Incorporating Life Cycle Management into Work Planning and Delivery
Life cycle management approaches and corresponding life cycle strategies are the means by which agencies identify the work necessary to meet their asset management goals within funding constraints. However, for those asset management goals to be met, the necessary work must actually be delivered. This requires the recommendations from life cycle analyses to be incorporated into the business processes by which the agency identifies, prioritizes, programs, designs, and delivers work. In most agencies this includes multiple business processes and funding streams. The following subsections describe how life cycle management can be incorporated into common processes within transportation agencies.
Planning and Programming
The planning process seeks to identify the set of investments that will effectively and efficiently achieve an agency’s goals and objectives. As an agency alters its approach to managing assets, this may change assumptions previously influencing the planning process. Significant changes in an agency’s approach to managing its assets can require updates to long-range or strategic plans. Similarly, changes in long-term objectives or plans can prompt a change in life cycle strategy or approach.
Coordination is needed between long range transportation planning, performance-based plans such as the TAMP, and programs of work, such as TIPS and STIPs (see chapter 2). In particular there is a need for alignment between the financial planning procedures and documentation between these different efforts and products. Although programs tend to be relatively short term, often 1 to 4 years in length, agencies must identify investment needs several years in advance to ensure projects can be delivered when required. Complex reconstruction or modernization projects can take 10 years or more to deliver from scoping to construction. Thus, it is important to keep planners informed of changes in selected life cycle strategies. Changing new life cycle strategies may lead to significant differences in the projects selected.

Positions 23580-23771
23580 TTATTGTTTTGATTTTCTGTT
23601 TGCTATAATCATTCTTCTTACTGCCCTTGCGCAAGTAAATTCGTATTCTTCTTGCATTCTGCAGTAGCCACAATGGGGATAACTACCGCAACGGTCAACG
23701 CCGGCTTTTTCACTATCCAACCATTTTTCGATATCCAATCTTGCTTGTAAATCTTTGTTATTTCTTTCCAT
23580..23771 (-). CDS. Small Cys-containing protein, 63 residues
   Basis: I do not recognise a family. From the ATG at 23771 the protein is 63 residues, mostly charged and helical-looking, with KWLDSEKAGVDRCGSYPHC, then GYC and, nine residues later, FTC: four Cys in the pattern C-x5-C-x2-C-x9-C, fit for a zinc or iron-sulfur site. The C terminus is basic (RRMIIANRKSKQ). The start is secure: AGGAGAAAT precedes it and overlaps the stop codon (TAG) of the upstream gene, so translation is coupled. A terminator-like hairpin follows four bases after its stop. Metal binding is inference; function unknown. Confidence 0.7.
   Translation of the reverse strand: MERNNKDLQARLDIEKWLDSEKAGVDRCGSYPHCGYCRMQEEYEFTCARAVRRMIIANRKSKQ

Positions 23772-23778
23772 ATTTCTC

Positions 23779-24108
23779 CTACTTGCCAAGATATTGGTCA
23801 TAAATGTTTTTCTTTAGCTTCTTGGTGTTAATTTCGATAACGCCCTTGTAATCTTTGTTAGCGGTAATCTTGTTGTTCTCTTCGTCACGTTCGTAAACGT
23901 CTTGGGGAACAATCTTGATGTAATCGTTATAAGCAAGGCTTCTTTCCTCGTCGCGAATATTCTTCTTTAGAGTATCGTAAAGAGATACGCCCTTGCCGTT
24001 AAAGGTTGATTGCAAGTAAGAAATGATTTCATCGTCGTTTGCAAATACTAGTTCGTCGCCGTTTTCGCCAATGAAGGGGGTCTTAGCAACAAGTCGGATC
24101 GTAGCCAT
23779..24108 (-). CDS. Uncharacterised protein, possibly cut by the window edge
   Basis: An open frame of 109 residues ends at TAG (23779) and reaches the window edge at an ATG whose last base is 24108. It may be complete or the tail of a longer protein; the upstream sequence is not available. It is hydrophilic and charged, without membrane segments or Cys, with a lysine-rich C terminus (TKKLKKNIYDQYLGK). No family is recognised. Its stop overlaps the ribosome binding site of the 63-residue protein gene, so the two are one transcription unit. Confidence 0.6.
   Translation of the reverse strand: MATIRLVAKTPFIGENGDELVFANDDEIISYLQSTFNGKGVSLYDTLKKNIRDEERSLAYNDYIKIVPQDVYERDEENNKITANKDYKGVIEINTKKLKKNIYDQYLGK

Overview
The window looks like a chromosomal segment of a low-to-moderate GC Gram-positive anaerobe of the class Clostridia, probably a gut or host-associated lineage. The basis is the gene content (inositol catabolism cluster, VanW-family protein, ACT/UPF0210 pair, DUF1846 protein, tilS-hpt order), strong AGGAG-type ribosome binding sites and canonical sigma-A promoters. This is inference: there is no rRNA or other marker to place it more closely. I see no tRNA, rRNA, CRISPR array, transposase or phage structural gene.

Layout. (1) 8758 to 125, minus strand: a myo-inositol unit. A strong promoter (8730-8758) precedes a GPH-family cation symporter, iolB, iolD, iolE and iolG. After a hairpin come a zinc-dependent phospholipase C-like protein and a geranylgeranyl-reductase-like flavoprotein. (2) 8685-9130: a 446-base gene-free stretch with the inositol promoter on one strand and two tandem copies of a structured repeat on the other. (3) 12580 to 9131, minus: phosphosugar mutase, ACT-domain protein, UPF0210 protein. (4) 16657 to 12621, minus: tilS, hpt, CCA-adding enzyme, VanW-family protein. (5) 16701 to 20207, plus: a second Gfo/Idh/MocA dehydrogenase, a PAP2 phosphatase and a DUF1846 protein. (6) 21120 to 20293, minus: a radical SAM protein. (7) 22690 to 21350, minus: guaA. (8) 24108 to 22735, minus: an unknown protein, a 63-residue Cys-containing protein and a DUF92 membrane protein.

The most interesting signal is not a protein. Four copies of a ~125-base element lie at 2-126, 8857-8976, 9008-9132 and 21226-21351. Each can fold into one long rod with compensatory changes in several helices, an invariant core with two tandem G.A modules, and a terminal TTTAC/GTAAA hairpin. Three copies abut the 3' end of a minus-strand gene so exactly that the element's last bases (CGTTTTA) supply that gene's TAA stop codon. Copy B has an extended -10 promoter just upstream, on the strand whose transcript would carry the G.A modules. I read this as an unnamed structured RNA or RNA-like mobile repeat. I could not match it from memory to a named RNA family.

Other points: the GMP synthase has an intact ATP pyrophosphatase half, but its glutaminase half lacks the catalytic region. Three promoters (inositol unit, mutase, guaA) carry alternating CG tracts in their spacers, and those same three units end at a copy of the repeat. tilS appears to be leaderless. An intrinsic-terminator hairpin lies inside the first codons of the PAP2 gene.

Life cycle management is a framework for identifying the appropriate treatments throughout an asset’s service life to maximize performance. Project engineering includes the processes for packaging work into contracts for delivery. Thus, project engineering is responsible for ensuring the right treatment is delivered at the right time and within the anticipated cost. Additional details on work packaging to support asset management are provided in chapter 5.
Maintaining strong internal controls ties project decisions to their impacts on anticipated asset performance. Project schedule changes may cause inappropriate treatments to be applied to assets, resulting in unnecessarily high costs or poor performance. Scope changes often lead to cost changes, and while cost changes may be addressed for a specific project, the funds added to that project would not be available to address other system needs.
Use of Agency Maintenance Forces
Effective delivery requires adequate labor capacity with appropriate training, proper equipment, and necessary materials. Changes in an agency’s management approach can alter the requirements for any of these aspects of maintenance management. The necessary treatments cannot be delivered if a properly sized and equipped crew cannot be assembled. Maintenance staff cannot administer treatments for which they are not properly trained or correctly supplied. Therefore, it may be important to have maintenance management staff actively engaged in the process of identifying preferred life cycle management approaches.